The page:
By Tod Robbins (Ramble House; 2007) 

During the early 1900’s Tod Robbins (1888-1949) was a major horror writer, with several well-received novels (MYSTERIOUS MARTIN, THE UNHOLY THREE), poems and short stories to his credit.  These days Robbins’s work has been largely–and I think unjustly–forgotten but for his 1923 novella “Spurs”, which inspired Tod Browning’s notorious FREAKS (1932).

Browning’s film, for those who don’t know, was the macabre account of a female trapeze artist who, together with her strongman boyfriend, plots to bilk a love-struck dwarf out of his life savings and then murder him.  But the dwarf, with help from his fellow circus freaks, learns of the woman’s plans, leading to a horrific climax in which the freaks collectively murder the bitch.

“Spurs”, the third story of the present collection, has much in common with FREAKS but parts ways in its final third, wherein the spurs of the title come into play in shocking fashion.  There’s also the fact that the band of circus freaks here, unlike the film’s all-for-one contingent, are a bickering lot perpetually at odds with one another–and the finale is even more hopeless and grotesque than that of FREAKS.

It was “Spurs” that stoked my interest in FREAKS AND FANTASIES, and, I’m guessing, that of the publishers as well.  It’s easily the most resonant tale of the collection, and very likely of Robbins’ entire ouvre.

As for FREAKS AND FANTASIES, it’s the first Robbins publication in over sixty years, and for that reason alone deserves a look.  The fourteen stories collected here are for the most part solid, above-average examples of old school horror–and by old school I don’t mean the type of stately, suggestive blather that supposedly typified the genre back in olden times.  If this collection proves anything it’s that the scary stories of old were in their own way every bit as twisted as those of today.

While there’s little in the way of gore and slime in Robbins’ writing, there is a disquieting concentration on murder, madness and sleaze.  Sure, his tales are well written and even classy, with some nicely poetic turns of phrase here and there, but don’t be fooled: these are bleak accounts with little in the way of morals or redemption.  Their charms are adequately summed up by a quote from Robbins himself, included in Chris Mikul’s biographical introduction: “Have you ever witnessed an accident in the street?  Hundreds collect in a moment.  They are drawn there by that morbid streak in humanity, that overmastering desire to feast one’s eyes on gruesome details.  Such a sensation will be gratified in my stories.”

Included is the unforgettable “Who Wants A Green Bottle?” containing one of the more original conceptions of Hell I’ve encountered: a region of the deceased person’s house which the soul enters by literally climbing out of its host body and passing through a tiny hole in the nearest wall.  “The Bibulous Baby” features a man who experiences time in reverse order from everybody else, starting out as an old man and “growing” into an infant.  In “Wild Wullie the Waster” two warring men make peace in the afterlife, only to continue their rivalry by possessing the bodies of two rosy-cheeked billiard players.  The unfortunate protagonist of “Toys of Fate” actually meets Fate, who turns out to be an old man with a sadistic streak.  And in the marrow-chilling “The Confession” we’re privy to the first person thoughts of a condemned murderer who recounts his meeting with a killer even more deranged and methodical than himself: a judge!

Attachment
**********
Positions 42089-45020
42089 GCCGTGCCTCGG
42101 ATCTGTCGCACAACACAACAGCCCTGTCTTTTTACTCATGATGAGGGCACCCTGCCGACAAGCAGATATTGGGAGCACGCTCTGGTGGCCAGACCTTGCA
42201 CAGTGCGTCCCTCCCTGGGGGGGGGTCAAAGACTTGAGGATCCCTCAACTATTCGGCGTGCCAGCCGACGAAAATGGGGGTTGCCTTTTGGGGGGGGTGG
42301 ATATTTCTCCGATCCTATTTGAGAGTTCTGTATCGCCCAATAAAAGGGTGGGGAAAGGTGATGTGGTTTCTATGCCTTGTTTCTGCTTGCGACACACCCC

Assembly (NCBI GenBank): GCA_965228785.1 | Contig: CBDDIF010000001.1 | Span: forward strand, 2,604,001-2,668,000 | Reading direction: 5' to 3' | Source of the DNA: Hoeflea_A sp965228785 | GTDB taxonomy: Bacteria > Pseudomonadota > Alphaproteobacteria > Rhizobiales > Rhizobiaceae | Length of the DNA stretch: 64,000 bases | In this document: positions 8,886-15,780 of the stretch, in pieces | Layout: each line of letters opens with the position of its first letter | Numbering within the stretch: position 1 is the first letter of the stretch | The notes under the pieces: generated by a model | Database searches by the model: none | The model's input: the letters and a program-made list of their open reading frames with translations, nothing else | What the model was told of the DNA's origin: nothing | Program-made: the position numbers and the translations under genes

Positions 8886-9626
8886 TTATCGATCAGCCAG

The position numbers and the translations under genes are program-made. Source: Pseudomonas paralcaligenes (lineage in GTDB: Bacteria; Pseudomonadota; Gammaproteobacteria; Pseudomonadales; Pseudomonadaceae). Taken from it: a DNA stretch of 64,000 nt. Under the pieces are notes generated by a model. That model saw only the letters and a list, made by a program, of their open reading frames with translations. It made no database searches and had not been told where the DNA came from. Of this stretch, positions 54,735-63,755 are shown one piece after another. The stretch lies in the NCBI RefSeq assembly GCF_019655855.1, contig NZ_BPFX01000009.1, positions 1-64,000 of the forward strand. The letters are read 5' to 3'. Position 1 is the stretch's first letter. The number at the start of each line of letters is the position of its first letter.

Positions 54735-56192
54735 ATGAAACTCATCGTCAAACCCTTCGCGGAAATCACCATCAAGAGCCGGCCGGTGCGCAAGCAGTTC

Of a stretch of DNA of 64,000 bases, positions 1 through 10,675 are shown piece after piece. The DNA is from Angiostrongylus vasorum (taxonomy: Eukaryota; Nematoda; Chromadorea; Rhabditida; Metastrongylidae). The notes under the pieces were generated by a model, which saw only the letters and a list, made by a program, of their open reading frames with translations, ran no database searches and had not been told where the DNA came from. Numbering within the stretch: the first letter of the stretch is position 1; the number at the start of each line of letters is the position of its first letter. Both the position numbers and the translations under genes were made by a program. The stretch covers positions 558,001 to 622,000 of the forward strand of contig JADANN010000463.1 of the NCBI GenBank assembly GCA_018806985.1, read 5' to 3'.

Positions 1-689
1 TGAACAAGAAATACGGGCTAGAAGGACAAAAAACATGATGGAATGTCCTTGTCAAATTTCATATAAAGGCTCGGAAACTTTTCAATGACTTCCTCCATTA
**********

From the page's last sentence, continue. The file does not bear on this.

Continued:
Not all the stories worked for me.  I found the novella-length “The Whimpus”, about a race of mermaid-like fish women, uninspiring.  In contrast to the other tales, Robbins in this one tries for a more-or-less straightforward adventure narrative, a form that doesn’t suit him.  Ditto the lighthearted whimsy of the interrelated Irish-flavored fantasies “A Bit of a Banshee” and “The Son of Shaemas O’Shea”, which came off stilted and self indulgent.

Other stories are lessened by the simple fact that they haven’t dated particularly well.  That’s the case with “Silent, White and Beautiful”, whose concept of a homicidal madman who creates sculptures out of his victims might have seemed novel back in 1918, but not anymore.  Then there’s “Cock-Crow Inn”, with its hanged criminal who disappears from the gallows–and shortly thereafter a pasty man turns up in the area with supernatural powers.  Try and guess the “twist”…

For the most part, though, these are terrific stories penned by a writer of real skill.  The best of them–“Who Wants A Green Bottle?”, “The Confession” and of course “Spurs”–can stand with most modern horror tales, as can the collection overall.  It’s available from the independent publisher Ramble House, who can usually always be counted on to refurbish obscure and interesting publications from our distant past.  FREAKS AND FANTASIES is a stellar example–get it at www.ramblehouse.com